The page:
Nationwide sub-district polls: a contrasting picture
Less than 2 months after the so-called national elections, the BNP-led alliance competed in the fourth nationwide upazila (sub-district) elections where the BNP and its allied Jamaat-e-Islami party backed chairperson candidates showed a grand performance, bagging close to two-thirds of the seats. This, despite a spate of violence marring the polls, centering on Awami League cadres trying to take over polling centres with the help of the administration. It was a scenario reflecting either the opposition’s real popularity or the unpopularity of the Awami League.
In retrospect, these local elections did reveal how the results would likely have panned out on January 5 2014, had the general elections been fair and under impartial observation, as the opposition demanded. With this in mind, 5 January 2015 was marked by BNP and its allies as “Democracy Killing Day” to commemorate the same day last year when democracy in Bangladesh undoubtedly suffered its severest blow in recent years under a discredited election.
The past few days in Bangladesh have seen widespread unrest as the opposition has sought to mark the day and force the current ruling authority, which it deems illegitimate, to step down and immediately call fresh elections under the auspices of a caretaker government. The Awami League have predictably refused, citing the necessity of upholding the sanctity of the constitution and the rule of law. This refusal, however, has been accompanied by the curbing of basic freedoms and troubling violence, among other draconian measures.
A call for fresh elections
The BNP chairperson, Khaleda Zia, was placed under effective house arresttwo nights prior to the marked protest date, with hundreds of police and a dozen trucks of sand surrounding her office building and padlocking her gate. In what appears to be a series of synchronized moves, her Acting Secretary General has since also been arrested, while the High Court has issued an injunctive to prevent broadcast or publication of speeches and statements by Tarique Rahman, Mrs Zia’s heir apparent. In protest, opposition activists have taken to the streets nationwide, enforcing a transport blockade, with several shot dead by police and their ruling party activist allies. Seven have been killed to date. The opposition has in turn agitated and reacted often violently vandalising vehicles.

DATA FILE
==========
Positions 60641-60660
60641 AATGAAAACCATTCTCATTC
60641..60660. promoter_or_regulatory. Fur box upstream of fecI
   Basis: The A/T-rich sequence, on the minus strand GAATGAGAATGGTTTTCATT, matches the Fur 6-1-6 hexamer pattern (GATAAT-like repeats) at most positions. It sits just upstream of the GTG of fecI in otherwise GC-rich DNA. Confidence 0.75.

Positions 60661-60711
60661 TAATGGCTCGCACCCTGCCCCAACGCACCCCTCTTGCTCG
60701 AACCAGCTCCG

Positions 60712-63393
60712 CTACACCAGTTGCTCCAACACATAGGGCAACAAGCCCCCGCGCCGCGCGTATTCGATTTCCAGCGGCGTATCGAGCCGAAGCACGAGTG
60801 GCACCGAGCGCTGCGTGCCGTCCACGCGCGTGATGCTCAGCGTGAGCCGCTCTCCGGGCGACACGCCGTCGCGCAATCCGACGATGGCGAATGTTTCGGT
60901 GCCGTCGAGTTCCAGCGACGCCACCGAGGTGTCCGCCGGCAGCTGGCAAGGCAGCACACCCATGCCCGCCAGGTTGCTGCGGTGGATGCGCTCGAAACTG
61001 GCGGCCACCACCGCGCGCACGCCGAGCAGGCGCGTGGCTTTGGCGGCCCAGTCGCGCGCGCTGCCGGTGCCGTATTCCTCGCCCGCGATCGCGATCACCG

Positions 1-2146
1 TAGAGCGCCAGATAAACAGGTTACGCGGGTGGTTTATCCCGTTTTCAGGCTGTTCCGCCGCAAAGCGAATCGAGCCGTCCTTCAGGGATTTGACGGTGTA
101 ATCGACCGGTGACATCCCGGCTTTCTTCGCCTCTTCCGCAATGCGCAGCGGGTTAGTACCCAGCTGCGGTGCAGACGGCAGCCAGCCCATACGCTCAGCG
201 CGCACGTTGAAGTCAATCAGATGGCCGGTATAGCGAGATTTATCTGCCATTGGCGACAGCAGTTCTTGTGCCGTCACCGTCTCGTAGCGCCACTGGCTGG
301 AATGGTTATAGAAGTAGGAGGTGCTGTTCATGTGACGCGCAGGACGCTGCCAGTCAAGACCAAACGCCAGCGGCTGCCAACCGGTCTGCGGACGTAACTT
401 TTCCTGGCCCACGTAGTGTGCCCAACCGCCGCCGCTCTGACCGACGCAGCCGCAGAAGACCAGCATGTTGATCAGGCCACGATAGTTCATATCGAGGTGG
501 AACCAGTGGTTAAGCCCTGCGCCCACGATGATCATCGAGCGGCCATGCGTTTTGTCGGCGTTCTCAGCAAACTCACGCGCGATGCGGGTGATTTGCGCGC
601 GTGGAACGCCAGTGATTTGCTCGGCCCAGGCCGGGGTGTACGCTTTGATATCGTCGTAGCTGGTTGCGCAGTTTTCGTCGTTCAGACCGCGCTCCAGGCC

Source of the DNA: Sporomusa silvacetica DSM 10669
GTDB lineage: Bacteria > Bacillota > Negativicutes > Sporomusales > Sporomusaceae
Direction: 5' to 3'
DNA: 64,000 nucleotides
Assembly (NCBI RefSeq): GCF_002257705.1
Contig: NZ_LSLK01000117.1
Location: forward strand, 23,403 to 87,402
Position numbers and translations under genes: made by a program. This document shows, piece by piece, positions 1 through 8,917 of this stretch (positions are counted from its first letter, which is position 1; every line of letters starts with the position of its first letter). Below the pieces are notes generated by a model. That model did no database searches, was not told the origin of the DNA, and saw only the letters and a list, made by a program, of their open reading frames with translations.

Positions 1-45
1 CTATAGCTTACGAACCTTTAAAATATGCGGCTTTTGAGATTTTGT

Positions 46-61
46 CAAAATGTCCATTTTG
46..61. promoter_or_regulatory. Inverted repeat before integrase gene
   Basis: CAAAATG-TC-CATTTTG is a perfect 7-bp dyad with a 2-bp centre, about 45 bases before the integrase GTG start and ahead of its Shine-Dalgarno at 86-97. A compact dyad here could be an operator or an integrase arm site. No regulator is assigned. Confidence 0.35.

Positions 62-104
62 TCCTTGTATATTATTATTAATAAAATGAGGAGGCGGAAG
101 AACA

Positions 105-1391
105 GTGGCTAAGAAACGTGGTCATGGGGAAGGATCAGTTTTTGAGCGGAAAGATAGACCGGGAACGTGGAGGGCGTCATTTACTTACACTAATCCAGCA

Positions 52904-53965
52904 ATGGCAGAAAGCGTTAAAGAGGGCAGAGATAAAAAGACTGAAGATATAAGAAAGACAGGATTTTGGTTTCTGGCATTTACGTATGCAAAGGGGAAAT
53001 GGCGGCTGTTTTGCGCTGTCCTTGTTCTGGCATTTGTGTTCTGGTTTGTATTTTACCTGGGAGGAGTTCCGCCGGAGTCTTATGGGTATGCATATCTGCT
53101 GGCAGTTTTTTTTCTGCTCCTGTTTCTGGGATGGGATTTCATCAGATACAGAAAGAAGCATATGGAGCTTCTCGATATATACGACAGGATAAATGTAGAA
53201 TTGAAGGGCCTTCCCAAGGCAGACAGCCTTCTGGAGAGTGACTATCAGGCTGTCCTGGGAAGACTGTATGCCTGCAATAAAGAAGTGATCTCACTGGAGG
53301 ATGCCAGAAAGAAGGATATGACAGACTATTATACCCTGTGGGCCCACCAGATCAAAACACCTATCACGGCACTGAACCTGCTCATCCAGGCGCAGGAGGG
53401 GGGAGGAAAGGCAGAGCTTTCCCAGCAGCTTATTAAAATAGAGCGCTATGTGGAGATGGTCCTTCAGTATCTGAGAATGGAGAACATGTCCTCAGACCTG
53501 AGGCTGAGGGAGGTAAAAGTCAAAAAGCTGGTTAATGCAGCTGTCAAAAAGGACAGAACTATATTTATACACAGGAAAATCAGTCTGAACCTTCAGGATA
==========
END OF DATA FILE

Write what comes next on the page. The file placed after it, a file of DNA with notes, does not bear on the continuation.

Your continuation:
Although Mrs Zia’s BNP is no example of the ideal democratic political party, it being subject to hereditary politics and with much corruption implications to its name, what the current stand off and the troubles preceding it reveal is the troubling reality of Bangladesh’s current democratic state. Responsibility for this reality lies in the hands of the authorities that are creating and enforcing it.
For Bangladesh to return to a functioning and credible democracy, where a government is indeed of the people, by the people and for the people, it is essential that a re-election is immediately called for and subject to impartial observation. Only then will the millions that make up this nation feel confident in electing their representatives, rather than fearful of unelected and unaccounted for figures who value their position of power above the needs of the constituents they purport to serve.
Source: The Platform